By David Hein
Negative trends in youth anxiety, depression and other mental health challenges in recent years are troubling. With children spending much of their day at school, districts are uniquely positioned to identify issues and offer services that promote well-being and mental health. While the mission of public schools will always be focused on student academics and life skills, mental health challenges present a crippling impediment to student success.
Therefore, in order to accomplish our core mission, public schools find that we must focus on the student as a whole in hopes that our children will thrive and not just survive their educational experience.
Prior to the pandemic, the US Surgeon General shared that “from 2009 to 2019, the share of high school students who reported persistent feelings of sadness or hopelessness increased by 40%, to more than 1 in 3 students.”
While this statistic is alarming enough, the COVID-19 pandemic intensified the decline of mental health among students. In the 2022 Pennsylvania School Boards Association’s State of Education reportwhich examined the impact of the pandemic on public education, nearly 86% of districts identified addressing mental health issues as one of their biggest instructional challenges.
Although the pandemic exacerbated mental health concerns among Pennsylvania’s youth, it also spurred the provision of additional federal funding to facilitate mental health services and supports. Through federal pandemic relief funding, districts received one-time emergency money to address their needs.
A large number of districts, about 87%, reported using this funding to address mental health – but these funds will be depleted in the near future, leaving schools and students without the resources to continue providing these much-needed and successful supports.
However, in the recently passed state budget, the general assembly rightfully recognized the significant student needs in this area and provided schools with $200 million in state funding to address student mental health and school safety.
Of this $200 million, $95 million will be distributed to districts through a new program of School Mental Health Grants, which PSBA, in partnership with Rep. Jason Ortitay, fought hard to include in this year’s state budget.
Districts that apply for these grants will receive a base of $100,000, with an additional amount allotted based on student enrollment, and other school entities – such as career and technical centers and intermediate units – will receive $70,000. Grant funds can be used for a variety of purposes to meet the unique needs of each school community.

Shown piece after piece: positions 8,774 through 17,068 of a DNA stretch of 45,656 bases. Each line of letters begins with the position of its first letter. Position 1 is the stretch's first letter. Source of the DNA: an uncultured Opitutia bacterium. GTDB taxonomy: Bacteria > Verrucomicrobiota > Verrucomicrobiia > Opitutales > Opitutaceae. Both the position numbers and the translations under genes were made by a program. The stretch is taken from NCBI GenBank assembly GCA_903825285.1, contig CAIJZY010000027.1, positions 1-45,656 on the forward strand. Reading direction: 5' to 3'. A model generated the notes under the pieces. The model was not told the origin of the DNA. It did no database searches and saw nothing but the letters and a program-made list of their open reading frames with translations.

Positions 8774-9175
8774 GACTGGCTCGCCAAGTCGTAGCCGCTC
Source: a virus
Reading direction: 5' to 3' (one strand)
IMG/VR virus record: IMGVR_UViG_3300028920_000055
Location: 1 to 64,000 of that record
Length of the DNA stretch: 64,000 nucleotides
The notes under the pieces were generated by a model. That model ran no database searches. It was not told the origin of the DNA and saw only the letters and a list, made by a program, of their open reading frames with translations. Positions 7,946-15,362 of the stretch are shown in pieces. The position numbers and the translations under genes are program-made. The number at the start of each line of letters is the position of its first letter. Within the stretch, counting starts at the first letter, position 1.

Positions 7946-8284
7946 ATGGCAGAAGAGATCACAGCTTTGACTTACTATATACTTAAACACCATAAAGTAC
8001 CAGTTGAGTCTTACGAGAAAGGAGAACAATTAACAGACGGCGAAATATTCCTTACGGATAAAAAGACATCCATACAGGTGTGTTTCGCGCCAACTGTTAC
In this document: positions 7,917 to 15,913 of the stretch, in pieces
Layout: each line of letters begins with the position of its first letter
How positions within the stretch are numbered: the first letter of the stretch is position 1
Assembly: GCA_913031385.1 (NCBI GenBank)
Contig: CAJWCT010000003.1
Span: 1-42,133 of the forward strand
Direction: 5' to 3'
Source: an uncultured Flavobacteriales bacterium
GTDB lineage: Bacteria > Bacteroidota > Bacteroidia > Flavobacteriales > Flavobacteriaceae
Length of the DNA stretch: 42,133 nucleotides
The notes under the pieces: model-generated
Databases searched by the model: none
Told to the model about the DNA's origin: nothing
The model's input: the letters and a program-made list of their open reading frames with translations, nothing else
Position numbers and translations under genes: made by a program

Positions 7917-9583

Here at Parkland, school-wide social-emotional programs are taught at the elementary, middle and high school levels. Learning social-emotional skills can improve students’ emotional well-being. Parkland elementary schools teach students social-emotional skills through the MindUP program. MindUP teaches skills such as mindful awareness, which help students cope with stress.
Parkland’s middle schools use the Olweus Bullying Prevention Program to teach skills such as identifying feelings, empathy and building a positive school community. Parkland High School uses Character Counts to teach self-awareness, social awareness and responsible decision-making. In 7th and 9th grade, school counselors present the More Than Sad Program to help students recognize the signs of depression and how to get help.
Each school in Parkland has at least one certified school counselor that provides services such as brief counseling sessions, risk screening, and consultation with school staff and community mental health professionals to support students’ emotional well-being.
Certified school psychologists in Parkland provide consultation and evaluation services for students who have significant emotional difficulties. All of the Parkland schools have a Student Assistance Program (SAP) team. This team assists parents in securing community-based mental health services when their child is experiencing emotional difficulties. As part of the Parkland High School SAP team, a school counselor runs groups to teach skills such as conflict resolution, mindfulness, managing test anxiety and coping with trauma.
Parkland’s middle schools and high schools have the St. Luke’s YESS program (Your Emotional Strength Supported). Through the YESS program, middle school and high school students with emotional difficulties may receive psychotherapy in the school setting from a master’s level therapist. When indicated, the YESS therapist can refer students to psychiatric services in the St. Luke’s University Health Network.
Parkland School District is grateful for additional funds to support students’ mental health and appreciates that the Legislature and Governor worked together to provide these much-needed resources.
As a member of the PCCD’s School Safety and Security Committee, board president of Parkland School District and 2022 President of the Pennsylvania School Boards Association, I believe that public schools want to ensure that every learner receives a world-class education that academically prepares our students to succeed as productive citizens.
The mental health of our students can act as an impediment or a benefit to their future success. That is why the current focus on mental health is not only a response to the current crisis we are in, but also critical to the development of successful students.
I am positive this need will not be going away any time soon.
David Hein, school board president at Parkland School District, 2022 president of the Pennsylvania School Boards Association, and member of the PCCD’s School Safety and Security Committee